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Be Careful Who You are "Facebooking" With

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With little or no privacy protections on Facebook, police use your own "friends" list and photos to incriminate you.

By Attorney Elisabeth K.H. Pasqualini, Criminal Law Attorney, Harrisburg, PA

In the war on crime, police are becoming ever more inventive of ways to connect you to persons of interest or to a specific crime.  Police have turned to social media sites, such as Facebook, Twitter, and MySpace to determine who your known associates are and what you and they have been up to. 

As I had blogged previously, social media is a ripe ground for finding interesting details about victims.  This is because there is a reduced or no expectation of privacy in posts put out on a publicly-accessible site. It's also true for defendants and suspects of crimes.  With little or no privacy protections on Facebook, police use your own "friends" list and photos to incriminate you.  Recently, a midstate drug investigation used Facebook to tie a ring together and make arrests.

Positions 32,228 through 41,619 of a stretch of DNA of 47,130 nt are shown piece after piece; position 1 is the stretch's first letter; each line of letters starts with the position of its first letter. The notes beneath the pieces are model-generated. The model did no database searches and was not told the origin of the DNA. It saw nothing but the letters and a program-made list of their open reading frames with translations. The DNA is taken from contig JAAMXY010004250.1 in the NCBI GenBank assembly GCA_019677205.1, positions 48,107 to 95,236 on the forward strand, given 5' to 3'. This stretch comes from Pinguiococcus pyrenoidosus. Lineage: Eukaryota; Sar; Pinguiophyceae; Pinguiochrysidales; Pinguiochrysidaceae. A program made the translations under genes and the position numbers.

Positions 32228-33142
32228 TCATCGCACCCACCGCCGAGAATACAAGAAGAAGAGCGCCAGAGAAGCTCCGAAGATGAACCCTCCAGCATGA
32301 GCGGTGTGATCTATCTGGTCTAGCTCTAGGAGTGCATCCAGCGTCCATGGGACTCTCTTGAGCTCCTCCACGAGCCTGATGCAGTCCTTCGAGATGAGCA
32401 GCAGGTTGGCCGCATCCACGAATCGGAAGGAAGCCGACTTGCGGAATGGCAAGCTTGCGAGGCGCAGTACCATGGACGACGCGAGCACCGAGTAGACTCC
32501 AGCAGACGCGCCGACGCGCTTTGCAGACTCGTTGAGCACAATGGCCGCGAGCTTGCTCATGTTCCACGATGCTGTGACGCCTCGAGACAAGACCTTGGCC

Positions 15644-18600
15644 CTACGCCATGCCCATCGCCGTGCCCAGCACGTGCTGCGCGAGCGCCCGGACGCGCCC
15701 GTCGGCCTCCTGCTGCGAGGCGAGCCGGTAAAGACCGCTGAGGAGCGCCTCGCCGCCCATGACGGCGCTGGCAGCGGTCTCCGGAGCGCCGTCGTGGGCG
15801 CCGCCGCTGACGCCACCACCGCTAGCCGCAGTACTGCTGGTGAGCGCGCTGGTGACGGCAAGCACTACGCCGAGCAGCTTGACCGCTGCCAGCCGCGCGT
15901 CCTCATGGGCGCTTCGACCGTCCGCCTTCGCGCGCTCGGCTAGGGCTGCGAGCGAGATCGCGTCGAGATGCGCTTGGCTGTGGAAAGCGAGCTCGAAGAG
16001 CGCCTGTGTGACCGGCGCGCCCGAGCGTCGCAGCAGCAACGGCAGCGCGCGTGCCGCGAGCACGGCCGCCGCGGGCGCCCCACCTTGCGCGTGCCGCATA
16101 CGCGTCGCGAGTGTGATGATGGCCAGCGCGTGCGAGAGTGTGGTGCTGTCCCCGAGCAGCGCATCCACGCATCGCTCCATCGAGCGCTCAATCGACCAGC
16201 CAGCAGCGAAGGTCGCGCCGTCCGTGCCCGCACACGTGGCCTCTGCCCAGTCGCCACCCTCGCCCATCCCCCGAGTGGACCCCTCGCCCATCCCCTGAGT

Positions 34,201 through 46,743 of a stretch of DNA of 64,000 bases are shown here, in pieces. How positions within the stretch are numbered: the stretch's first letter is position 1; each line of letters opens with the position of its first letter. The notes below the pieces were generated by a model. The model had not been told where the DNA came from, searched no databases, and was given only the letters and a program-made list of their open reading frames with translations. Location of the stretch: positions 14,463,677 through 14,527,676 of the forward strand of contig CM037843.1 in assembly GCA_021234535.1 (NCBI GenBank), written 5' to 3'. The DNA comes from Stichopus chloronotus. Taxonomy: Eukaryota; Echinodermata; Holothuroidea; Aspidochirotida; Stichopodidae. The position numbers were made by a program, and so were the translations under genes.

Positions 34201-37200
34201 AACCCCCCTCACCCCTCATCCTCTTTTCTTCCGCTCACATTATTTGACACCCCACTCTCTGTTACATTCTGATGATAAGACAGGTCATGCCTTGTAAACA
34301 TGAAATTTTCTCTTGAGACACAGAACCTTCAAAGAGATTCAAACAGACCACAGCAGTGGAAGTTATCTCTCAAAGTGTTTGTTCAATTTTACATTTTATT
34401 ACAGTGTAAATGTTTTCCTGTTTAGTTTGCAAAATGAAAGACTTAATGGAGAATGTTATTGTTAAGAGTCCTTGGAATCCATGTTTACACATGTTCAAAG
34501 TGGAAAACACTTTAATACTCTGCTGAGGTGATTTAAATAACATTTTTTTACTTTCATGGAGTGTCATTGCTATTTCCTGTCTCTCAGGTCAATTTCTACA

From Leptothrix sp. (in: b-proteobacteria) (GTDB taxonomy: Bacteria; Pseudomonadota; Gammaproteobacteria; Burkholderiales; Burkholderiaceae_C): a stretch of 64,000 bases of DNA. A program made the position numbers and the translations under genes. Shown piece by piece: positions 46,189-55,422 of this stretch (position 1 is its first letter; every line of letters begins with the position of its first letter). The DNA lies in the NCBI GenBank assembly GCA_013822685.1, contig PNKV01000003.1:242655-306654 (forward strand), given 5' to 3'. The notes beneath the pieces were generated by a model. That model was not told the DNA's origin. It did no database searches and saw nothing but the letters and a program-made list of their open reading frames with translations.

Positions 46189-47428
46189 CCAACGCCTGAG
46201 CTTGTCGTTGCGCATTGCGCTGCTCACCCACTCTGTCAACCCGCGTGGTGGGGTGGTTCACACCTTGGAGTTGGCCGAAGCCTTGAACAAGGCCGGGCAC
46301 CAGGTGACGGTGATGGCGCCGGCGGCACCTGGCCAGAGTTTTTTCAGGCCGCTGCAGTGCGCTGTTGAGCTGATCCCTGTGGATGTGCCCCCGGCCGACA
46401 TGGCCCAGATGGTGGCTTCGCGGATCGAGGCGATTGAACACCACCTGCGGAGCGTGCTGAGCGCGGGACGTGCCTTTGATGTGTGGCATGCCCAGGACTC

Similarily, a victim of a robbery was able to identify his assailant by "Facebooking" the suspect.  He was able to punch in a last name and voila, an instant photo array of the suspect.  The identification was challenged by the defense to no avail. 

Do not put photos of yourself or friends on a publicly-accessible site if you are involved in criminal activity.  If you've been arrested for a crime, contact an experienced defense attorney at Shaffer & Engle Law Offices, LLC toll free or email us today.

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